The woman declined these options because she wanted to help her son at the recreation center closest to her home, reported local news site ClickOnDetroit.com, and she then filed a complaint with the U.S. Attorneys office.

“Parents of children with disabilities work hard to make sure that their children have the same opportunities for recreation as children without disabilities,” McQuade said in a statement to the Detroit Free Press. “Our office is committed to supporting these families by working with them to bring down barriers that may be in their children’s way.”

McQuade added that the city agreed to implement a new policy “requiring reasonable modifications to the center’s locker room policies for children with disabilities.” Children accompanied by an adult member of the opposite sex will now be allowed to change in a curtained section of the locker room designated for members of the adult’s sex, and children accompanied by an adult will also be allowed to use the lifeguards’ locker room.

Staff at the Adams Butzel Recreation Center will receive training on the new policy and their obligations under the Americans with Disabilities Act, which prohibits discrimination against people with disabilities in public accommodation, employment and transportation, among other areas.

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Virtual Google Tour Helps Autistic Kids Check Out Hospital Before They Visit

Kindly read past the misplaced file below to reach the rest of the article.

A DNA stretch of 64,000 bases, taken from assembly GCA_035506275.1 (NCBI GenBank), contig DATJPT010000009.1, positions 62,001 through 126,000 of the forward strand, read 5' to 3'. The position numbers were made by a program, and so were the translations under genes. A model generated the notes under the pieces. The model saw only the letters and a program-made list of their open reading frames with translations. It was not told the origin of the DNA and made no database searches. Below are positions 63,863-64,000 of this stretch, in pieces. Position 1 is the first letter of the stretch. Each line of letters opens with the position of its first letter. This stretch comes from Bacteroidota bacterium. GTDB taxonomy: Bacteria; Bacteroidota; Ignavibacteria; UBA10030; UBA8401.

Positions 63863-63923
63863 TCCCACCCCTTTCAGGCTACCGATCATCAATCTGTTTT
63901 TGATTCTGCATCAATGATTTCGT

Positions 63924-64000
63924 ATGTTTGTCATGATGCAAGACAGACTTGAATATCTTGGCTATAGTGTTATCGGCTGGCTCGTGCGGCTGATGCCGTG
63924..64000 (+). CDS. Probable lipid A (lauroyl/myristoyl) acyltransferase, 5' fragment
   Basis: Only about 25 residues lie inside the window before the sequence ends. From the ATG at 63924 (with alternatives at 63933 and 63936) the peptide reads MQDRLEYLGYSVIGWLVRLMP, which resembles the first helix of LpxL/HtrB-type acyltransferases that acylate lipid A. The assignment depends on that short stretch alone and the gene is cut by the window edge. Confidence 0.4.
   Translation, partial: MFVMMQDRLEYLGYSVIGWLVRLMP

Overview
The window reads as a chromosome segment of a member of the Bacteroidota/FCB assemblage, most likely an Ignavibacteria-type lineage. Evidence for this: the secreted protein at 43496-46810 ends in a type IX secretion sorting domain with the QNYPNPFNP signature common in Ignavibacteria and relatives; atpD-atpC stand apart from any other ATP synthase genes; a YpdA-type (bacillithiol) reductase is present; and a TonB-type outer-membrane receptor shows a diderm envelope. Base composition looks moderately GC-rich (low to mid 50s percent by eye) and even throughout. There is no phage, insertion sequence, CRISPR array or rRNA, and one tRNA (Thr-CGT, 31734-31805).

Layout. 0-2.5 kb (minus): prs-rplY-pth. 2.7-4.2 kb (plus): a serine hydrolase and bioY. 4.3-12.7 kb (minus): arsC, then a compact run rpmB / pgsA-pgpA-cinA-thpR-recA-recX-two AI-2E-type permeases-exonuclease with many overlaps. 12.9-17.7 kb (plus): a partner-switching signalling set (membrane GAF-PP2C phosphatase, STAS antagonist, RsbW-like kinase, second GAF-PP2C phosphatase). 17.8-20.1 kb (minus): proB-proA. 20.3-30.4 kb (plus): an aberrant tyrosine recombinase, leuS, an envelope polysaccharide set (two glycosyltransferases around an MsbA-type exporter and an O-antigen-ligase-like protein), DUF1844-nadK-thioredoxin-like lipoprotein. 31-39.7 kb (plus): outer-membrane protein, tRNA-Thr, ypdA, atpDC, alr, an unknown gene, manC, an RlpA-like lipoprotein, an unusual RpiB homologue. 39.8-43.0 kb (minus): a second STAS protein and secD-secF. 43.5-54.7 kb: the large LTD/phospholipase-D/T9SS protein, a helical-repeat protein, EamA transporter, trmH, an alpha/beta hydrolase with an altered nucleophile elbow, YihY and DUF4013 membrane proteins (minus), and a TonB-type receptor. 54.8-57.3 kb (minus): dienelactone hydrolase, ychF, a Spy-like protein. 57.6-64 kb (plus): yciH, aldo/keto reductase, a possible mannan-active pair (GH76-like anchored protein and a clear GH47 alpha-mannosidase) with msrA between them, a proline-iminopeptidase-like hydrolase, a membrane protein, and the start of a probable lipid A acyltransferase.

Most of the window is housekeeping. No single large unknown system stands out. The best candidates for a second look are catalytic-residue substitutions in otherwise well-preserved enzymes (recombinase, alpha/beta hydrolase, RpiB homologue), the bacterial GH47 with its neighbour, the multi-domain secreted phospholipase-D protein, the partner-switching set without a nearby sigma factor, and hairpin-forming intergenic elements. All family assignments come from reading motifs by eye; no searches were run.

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The Birmingham Children’s Hospital in Birmingham, England, recently teamed up with Google and Autism West Midlands to create an extensive virtual tour for patients with autism and their families. It’s just like Google street view — but with a glimpse inside every door and room of the hospital.

“We know that children with autism really struggle when they come to visit us,” the hospital wrote on its Facebook page. “They get anxious and upset about unfamiliar places and this can often be very hard for the parents too.”

A view from the Birmingham Children's Hospital, which is part of an extensive virtual tour developed by Google.
Image courtesy of Google

You can drag your mouse across the screen to explore spaces, or you can use the arrow keys to digitally navigate the hospital. The hospital also provides links to 19 of its common areas if users want to search that way as well.

In addition to providing families with a tool to “familiarize themselves” with the “hospital before their visit,” the facility also has a “Sensory Garden” where patients of all abilities and needs can play and relax.

A view from the Birmingham Children's Hospital, which is part of an extensive virtual tour developed by Google.
Image courtesy of Google

To check out the virtual tour, visit the The Birmingham Children’s Hospital’s website here.